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Hans Christian Andersen's The Snow Queen
Published on Friday, 17 August 2012
3

3 stars

Zoo (venue website)
Childrens
9, 11, 13, 15, 17, 19, 21, 23, 25, 27 Aug, 2:15pm-3:15pm
Reviewed by Craig Thomson

 Family-friendly. Suitable for all ages.

When I first heard about Aireborne Theatre's production of The Snow Queen, I thought to myself, “oh, I remember that!  It's the one where... wait, what happens in that one again?”  I'm sure I saw it in the theatre when I was at school, but I needn't have worried about racking my brains for plot points, because this production is clear and comprehensive.

The surprisingly large cast is at work in character (or at least in costume) as we stand in line outside, and enter the auditorium with us.  After some brief larking with the assembled children, Jordan Taylor – the narrator of the piece – asks if we want to hear a story, and introduces us to the tale of The Snow Queen.  If your memory’s as vague as mine, here’s the potted version: magic mirror breaks, shard gets in boy’s eye, he disappears, girl goes off to find him, and they all live happily ever after.

So far, so Hans Christian Andersen – and the story-within-a-story device allows the actors to deliver lengthy passages direct from the source material.  From time to time, I worried about the complexity of the language; it might be better suited to bedtime reading, where questions can be asked and confusions cleared up (“what does 'rife' mean?”), rather than the enthusiastic and somewhat breathless pace of the stage.  This was most pronounced during the first 'chapter', where the evil demons create the magic mirror.  But the potential for misunderstanding receded as we progressed further into the story.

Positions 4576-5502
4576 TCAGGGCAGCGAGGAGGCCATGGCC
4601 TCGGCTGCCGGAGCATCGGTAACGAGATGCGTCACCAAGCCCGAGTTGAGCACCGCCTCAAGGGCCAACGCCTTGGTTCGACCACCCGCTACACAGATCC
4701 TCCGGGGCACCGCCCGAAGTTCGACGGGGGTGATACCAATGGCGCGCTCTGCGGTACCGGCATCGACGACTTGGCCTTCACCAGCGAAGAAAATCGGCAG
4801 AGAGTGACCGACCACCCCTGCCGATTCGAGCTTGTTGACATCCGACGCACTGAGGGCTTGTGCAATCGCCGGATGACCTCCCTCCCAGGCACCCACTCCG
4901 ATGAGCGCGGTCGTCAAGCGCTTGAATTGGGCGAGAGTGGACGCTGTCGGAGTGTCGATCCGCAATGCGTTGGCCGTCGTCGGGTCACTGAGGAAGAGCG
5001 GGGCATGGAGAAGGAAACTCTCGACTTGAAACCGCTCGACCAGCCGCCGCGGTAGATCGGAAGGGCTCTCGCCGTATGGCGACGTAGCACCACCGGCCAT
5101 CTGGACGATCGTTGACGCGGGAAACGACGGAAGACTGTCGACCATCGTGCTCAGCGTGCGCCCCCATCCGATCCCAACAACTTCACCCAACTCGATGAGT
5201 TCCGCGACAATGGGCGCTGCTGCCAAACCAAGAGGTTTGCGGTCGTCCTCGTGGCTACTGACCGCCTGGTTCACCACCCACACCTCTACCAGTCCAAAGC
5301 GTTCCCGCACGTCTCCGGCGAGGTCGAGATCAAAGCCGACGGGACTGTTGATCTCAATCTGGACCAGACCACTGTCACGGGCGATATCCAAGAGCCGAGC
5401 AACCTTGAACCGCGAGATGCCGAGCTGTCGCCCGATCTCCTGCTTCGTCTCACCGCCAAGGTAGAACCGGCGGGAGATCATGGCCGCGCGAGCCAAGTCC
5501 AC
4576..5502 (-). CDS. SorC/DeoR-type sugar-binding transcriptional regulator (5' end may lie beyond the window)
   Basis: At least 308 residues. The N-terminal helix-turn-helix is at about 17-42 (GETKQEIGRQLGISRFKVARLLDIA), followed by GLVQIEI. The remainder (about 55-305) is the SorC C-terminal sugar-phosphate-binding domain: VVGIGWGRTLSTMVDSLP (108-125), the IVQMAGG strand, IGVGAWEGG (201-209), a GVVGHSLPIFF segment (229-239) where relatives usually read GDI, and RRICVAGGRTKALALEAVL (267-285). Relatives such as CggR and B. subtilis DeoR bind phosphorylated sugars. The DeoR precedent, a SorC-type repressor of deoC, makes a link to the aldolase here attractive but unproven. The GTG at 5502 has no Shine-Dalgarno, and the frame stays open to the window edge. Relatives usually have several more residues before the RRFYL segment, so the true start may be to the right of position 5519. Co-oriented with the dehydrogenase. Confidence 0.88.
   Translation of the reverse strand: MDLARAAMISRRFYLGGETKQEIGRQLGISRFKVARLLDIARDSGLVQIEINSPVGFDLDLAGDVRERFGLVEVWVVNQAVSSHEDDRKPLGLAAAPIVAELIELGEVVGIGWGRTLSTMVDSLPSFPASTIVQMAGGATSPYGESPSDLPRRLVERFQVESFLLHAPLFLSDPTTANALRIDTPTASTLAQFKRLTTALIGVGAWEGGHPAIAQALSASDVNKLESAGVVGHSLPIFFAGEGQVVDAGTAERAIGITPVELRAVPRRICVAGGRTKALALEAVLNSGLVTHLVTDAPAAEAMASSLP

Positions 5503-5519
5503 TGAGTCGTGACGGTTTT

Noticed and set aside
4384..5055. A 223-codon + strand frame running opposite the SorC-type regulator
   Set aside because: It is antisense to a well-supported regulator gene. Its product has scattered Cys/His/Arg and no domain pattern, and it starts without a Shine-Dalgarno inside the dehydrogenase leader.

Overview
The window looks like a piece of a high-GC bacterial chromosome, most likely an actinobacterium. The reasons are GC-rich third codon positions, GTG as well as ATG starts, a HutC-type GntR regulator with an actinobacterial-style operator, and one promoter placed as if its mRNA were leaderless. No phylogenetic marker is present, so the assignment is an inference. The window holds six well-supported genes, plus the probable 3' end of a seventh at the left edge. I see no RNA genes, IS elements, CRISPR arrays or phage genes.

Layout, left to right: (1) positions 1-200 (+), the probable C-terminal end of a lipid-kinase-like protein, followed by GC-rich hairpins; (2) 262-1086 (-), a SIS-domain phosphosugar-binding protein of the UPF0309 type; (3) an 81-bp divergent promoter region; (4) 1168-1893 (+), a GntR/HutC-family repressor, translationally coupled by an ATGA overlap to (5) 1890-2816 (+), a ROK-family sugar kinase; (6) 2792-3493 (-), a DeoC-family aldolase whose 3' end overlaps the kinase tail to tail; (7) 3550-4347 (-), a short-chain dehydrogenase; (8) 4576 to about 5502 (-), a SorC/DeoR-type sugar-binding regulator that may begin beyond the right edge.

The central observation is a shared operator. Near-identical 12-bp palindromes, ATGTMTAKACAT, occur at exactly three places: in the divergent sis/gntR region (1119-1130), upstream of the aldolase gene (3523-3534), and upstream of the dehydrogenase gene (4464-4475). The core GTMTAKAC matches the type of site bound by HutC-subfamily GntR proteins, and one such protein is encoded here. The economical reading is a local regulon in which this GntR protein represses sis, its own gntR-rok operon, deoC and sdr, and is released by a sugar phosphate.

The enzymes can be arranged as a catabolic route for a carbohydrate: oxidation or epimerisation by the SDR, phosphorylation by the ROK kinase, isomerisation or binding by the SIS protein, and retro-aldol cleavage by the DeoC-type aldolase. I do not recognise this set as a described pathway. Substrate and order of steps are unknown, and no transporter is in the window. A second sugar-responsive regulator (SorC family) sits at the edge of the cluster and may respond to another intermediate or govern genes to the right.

Music is performed live by composers Sam Berrill and May Tumi, and the leads – Katie Dalton and Ben Tavassoli, who were both excellent – sing at points.  Dalton's Gerda also dances her way through the fantasy world (as does a whole flower-patch), and the cast develop characters through both costume and a range of simple puppets.  The puppet pigeons worked well, the dog less so… and the raven was amusingly MacGyver-ed together, but had to carry a lot of dramatic weight for what was, essentially, a slipper held above a coathanger.

If this gives the impression of a busy production, that's not an unreasonable point to take away.  There's a lot going on – at one point, I wrote in my notebook “interpretive dance now” – but it does all hang together well, and there was scarcely a murmur of dissent from the seemingly enthralled youngsters in the audience.  Things are kept moving along at a neat clip, which helps keep the children engaged in the action.  The leads receive great support from the rest of the cast – of whom, Jane Barrow deserves special note, seeming to have the most fun by far despite a broken toe.

So, this is a spirited and charming production, of which director Poppy Rowley and her team can be proud.  It's at times frenetic and occasionally hard to decipher, but you swiftly get caught up in the chase.  Only those with a heart of ice would fail to enjoy it.

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FROM OUR ARCHIVES

These are archived reviews of shows from Edinburgh 2012.  We keep our archives online as a courtesy to performers, and for readers who'd like to research previous years' reviews.

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